How To Overcome The 3 Obstacles To Drinking Less

You might be wondering why you don't just stop drinking too much.   It shouldn't be so difficult you think, and there must be some deep profound reason.  

Fortunately you don't have to find and solve and deep reasons.  

Keep it simple, and just have to recognize that stopping, or not stopping, is something you DO, in a very specific moment, when you’re faced with the option to drink.

You may encounter many of these moments of opportunity in a given day.  You might have to stop at 5:00, and then again at 5:15.  Then maybe not again until 9:00.   Each one of them is it’s own little moment of truth, and the problem, and the solution, can be found in each moment.

Here are the three problems and a way to solve them.


You’re not paying attention.  You’re on autopilot, and when beer:thirty comes, you find yourself drinking without explicitly acknowledging that every time you pour a drink, you are making a decision.   You just let the decisions happen, because that’s what you did yesterday and the day before.

To overcome this obstacle to drinking less, here's a process you need to implement that will enable you to develop  your attention and awareness.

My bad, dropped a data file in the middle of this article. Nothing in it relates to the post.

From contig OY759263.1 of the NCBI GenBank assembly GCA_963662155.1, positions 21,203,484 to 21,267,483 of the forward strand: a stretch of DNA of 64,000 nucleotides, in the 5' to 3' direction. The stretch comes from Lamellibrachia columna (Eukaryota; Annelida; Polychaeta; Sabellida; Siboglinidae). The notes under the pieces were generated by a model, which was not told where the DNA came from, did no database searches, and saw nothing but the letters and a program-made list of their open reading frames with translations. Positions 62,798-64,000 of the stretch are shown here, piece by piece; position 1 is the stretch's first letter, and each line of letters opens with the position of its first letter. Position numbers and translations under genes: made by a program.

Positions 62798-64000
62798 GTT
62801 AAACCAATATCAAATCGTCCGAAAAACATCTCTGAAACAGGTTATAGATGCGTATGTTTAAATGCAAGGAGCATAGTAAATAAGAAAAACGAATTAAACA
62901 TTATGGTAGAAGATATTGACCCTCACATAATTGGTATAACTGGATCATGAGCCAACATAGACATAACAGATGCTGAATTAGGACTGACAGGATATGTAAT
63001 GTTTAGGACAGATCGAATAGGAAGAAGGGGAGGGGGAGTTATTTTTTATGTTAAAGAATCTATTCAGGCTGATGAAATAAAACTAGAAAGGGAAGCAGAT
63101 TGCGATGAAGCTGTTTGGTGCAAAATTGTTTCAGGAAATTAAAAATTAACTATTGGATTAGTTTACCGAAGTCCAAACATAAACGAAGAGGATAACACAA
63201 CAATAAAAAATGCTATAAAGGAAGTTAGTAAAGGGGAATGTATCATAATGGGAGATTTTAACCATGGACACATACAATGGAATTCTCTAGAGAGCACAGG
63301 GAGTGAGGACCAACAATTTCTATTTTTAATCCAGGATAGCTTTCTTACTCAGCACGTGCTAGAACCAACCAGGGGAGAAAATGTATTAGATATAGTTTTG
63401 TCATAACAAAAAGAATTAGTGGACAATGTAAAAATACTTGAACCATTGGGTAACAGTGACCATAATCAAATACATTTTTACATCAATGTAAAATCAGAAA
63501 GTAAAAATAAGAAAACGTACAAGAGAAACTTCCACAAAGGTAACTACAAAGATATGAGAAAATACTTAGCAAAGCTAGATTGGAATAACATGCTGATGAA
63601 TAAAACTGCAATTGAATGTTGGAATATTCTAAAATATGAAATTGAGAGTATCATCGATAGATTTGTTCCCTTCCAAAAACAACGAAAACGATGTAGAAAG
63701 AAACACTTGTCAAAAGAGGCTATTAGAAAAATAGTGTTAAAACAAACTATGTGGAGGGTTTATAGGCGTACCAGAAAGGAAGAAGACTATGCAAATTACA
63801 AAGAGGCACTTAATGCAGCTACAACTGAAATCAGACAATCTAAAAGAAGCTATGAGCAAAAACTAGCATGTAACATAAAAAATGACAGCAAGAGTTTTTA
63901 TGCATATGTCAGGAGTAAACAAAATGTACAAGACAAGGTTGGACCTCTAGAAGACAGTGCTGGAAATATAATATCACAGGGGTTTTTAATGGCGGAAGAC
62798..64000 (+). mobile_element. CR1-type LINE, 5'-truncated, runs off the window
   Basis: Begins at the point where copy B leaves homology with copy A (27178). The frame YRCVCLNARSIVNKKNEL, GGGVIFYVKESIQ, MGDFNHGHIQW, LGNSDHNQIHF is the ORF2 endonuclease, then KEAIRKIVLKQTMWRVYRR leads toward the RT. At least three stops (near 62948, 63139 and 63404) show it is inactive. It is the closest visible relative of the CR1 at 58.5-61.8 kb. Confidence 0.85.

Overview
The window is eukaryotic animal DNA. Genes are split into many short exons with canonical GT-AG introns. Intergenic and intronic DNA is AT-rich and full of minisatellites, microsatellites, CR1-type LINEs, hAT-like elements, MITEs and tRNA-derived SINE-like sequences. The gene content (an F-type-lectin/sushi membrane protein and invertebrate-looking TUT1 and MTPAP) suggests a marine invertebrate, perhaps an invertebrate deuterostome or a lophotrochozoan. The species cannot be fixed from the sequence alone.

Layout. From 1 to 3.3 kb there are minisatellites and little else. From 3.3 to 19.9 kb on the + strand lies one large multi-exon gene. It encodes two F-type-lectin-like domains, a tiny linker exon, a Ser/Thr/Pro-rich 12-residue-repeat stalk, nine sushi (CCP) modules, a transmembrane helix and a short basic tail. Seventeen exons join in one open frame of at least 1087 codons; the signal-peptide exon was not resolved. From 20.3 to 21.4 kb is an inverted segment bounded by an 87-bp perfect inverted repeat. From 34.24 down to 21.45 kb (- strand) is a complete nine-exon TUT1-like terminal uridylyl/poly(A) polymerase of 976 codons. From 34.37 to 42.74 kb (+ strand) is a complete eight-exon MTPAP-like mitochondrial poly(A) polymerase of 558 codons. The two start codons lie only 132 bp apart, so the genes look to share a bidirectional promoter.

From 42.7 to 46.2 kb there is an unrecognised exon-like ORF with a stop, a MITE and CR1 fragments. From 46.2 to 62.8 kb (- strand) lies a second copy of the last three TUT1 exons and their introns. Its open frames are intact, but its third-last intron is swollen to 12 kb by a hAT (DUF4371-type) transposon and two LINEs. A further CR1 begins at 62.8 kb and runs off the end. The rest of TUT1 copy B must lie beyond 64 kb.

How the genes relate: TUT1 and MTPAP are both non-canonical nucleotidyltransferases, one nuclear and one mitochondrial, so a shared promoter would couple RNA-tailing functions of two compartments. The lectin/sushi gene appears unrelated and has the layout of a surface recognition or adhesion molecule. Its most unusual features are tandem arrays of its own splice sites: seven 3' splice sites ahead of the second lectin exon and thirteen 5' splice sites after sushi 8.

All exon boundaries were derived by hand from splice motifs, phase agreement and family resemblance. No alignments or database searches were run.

Resolve that before each drinking event - buying the alcohol, or opening the fridge to get a beer, or pouring a drink - you’ll pause for just a second and acknowledge that you have a choice.  

The goal of this effort is not to decide NO to having drink.  It is purely and simply to make a conscious decision.  In fact I want you to plan to decide YES.

Otherwise if you implement this exercise hoping to say No, without having established a foundation, most likely your brain will rebel and you’ll go asleep again.  So stay awake, take that short pause, and with every drink, acknowledge ‘I’m DECIDING to have this drink’.

Once you've developed your attention to the point that you are deciding to drink, you can use the further solution techniques described below.


You’re experiencing an emotional state.  You’re unwilling to keep feeling that way, and alcohol is the only way you know to feel different.

It might simply be unfulfilled desire that you’re feeling.   The emotion of ‘wanting’.
Perhaps it’s worry or anxiety that you're feeling.

Sometimes people will say that they need to just turn down their overactive brains. I argue that it’s not the thoughts, it’s the emotions created by them.  If your brain were spinning with thoughts of hot sex or catching a big fish or having two weeks of luxury vacation, you’d probably be happy to let it spin.

But when it’s spinning with judgement (of yourself or others), regret, worry, or self-pity, of course you want to turn it off.   It’s not the thoughts, it’s the emotions created by them.

Your desire to get away from an emotion drives drinking.

The solution to this obstacle is to practice the skill of Allowing the emotion.


This is a matter of engaging with the physical sensations of the emotion in your body - things like tension, shallow breathing, stomach issue, or even just salivation.

Allowing an urge starts with you recognizing and acknowledging that it’s there.  Then do these three steps.